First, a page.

This might come as surprise but you're going to need both of those guitars. Probably some others too.


Now my 2 bits. Once I thought that I would like to play a Telecaster. I bought one for very cheap and tried it out. I did like the Tele and later got a MIM one that is a few steps up.

A used Squier Tele can be had for about nothing and the two that I have are more than decent and fun to play. Honestly, they can't lose value based on what I paid originally.


Bit #2, same scenario with a Les Paul. I didn't want to spend a lot of dough to find that I didn't like the shape, weight or feel so I browsed the Epi line. The LP Standard that I found is extremely easy to play. I even learned to stop hitting the toggle switch (mostly). So much fun I got second one. See profile pic. And now I've added a Gibson Tribute to the batch


The point of these bits, is that you can try out any style of guitar you're interested in for cheap, then move up. So you don't care for a Strat sound after 2 years? Maybe a different amp or a fuzz pedal would help.

Saving up for a real Gibson or whatever is a great plan but it's great to have something to play in the meantime. That's it for my advice. So many choices out there. Play a bunch of them and have fun looking!


And now some other nice person will be along advise you.

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You have heard a lot of great advice in this thread, and it is all valid.


The most consistently coherent advice is this;

Play them all.

Play everything.

When you hold the right guitar, and it sings to you and sound awesome and feels awesome, and it stays in tune, then that will be the one.


I have never owned an Epiphone Les Paul, but I have held and played a few.

Most of them are quite nice, and one or two of them failed to impress me.


I do own a Fender Modern Player Telecaster Plus, and have since 2012.

It's a lovely guitar, and I play it at every single band gig.

It's rock solid, and possesses some really sublime tones.


I agree with the above advice regarding obtaining a genuine Gibson versus an Epiphone, if you can afford it.

Resale value becomes a strong consideration the more you dabble into the black arts of guitar addiction.



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Hi alexfan


Welcome and I do agree with everyone here and recommend going to play one and see if it fits you. I have an Epi Les Paul Traditional Pro which is a fantastic guitar, but as has been stated, if you're coming from a strat, then it could be a big jump. Another guiter I will definitely recommend would be a Gretsch 5439 Pro Jet, now I may get pilloried for recommending something that isn't an Epi or Gibson, but the Pro Jet is a great guitar. You can get it either with a Bigsby or without one. These guitars are the half way point between a Tele and a Les. Just saying.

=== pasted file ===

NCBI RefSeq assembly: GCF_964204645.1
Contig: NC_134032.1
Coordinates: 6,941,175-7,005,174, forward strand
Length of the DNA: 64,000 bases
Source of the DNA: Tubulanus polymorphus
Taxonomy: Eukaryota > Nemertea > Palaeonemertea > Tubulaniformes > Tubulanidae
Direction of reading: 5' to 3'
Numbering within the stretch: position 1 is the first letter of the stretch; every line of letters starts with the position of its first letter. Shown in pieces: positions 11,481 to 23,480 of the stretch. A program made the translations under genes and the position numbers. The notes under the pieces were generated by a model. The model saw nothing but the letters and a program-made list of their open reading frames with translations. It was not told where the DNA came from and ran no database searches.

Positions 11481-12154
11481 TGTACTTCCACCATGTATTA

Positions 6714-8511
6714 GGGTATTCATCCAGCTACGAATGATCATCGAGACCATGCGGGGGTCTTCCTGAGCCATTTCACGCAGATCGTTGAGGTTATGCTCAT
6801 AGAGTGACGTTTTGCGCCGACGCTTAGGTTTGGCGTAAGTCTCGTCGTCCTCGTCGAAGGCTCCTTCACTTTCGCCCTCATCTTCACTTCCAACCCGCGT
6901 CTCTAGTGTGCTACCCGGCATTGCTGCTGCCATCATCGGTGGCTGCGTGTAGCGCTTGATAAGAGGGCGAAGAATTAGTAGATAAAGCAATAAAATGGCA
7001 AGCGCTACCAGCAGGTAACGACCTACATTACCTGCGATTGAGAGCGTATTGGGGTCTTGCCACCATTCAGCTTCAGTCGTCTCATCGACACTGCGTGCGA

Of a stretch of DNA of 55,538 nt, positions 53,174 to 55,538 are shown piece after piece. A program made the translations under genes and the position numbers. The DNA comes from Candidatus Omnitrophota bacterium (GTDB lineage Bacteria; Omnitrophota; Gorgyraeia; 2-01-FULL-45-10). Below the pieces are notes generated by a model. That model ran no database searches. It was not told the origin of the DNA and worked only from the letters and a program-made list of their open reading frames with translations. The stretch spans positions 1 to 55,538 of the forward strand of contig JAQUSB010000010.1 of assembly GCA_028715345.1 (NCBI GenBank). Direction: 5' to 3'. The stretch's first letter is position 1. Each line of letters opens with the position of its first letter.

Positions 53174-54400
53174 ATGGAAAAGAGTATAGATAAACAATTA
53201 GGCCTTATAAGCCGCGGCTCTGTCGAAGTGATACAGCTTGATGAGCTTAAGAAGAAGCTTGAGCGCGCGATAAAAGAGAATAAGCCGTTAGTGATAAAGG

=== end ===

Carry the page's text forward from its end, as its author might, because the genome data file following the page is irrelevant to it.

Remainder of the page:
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I have a Mexican Strat, a 93 model. The headstock is just starting to get that awesome amber color of a vintage Fender. As far as horrible sound goes, you can rewire your existing Strat with decent pots, and add some of the Fender Hot Rod pickups. That's what I did to mine, and it has that nice chimey bell tone Strats are famous for. At the end of the day it's still a Squier, and there's that amazing feeling of buying a new guitar. Nothing like it in the world. The best advice so far is play everything you can get your hands on, and shoot for just a little more than you feel you can afford. The better your starting place, the more satisfaction you will get out of future modifications. Looks go a loooong ways, but sound is just as important. The sound is cheaper to fix in the long run, but you have to start in a good place to begin with.


Here's a good example of what a few mods can do for a Squier. The difference is pretty astounding, to me anyway.



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hi Alexfan,


welcome to the forum.


A few things to think about...


what kind of music do you find yourself playing most of the time?


The reason to ask is a fender with single coil pickups is going to sound thinner, and have more top end bite. Epiphone's (like the LEs Paul 60's tribute - which is a fantastic buy!) will have a darker, rounder tone.


From the name of Alexfan... I'm lead to assume you mean Lifeson? A rush fan are you?? (I'm not a fan, no.. I'm in fact a fanatic.) If I'm close here, and you find your self playing this kind of music, a les paul is where you want to go... if I'm off base here and that means something else entirely, than ignore this!! :)




if you want / like the "twang"... a tele is the way to go. Tele's are very versitile guitars and you can do a lot with them. But they do make you work for it a bit.


If you're looking for something a bit heavier sounding, with more sustain, and you tend to gravitate towards heavier rock sounds/music, then I think you want something with humbuckers.


(Eventually, you will at least have one of each.. a single coil equipped and a humbucker one. don't ask me how many guitars I have, it would take a while to count..!)



At the end of the day if you don't know one way or another, you have to go out and test drive and talk with the sales staffs at the local music stores. If you have any friends that play, drag them with you. Chat with them, try their guitars, eventually you will see what makes your ears go "YES!! THIS!" Then, you'll know for sure.


are you taking lessons, do you have a teacher? That person would be a very good sounding board for your decision too.


and last but not least -- what are your expectations on $cost$ (eg: what's your budget?)


Don't rush the first buy,... Ponder, try stuff, ask questions.


oh and one other question, what are you using for an amp? That is easily 50% of the equation.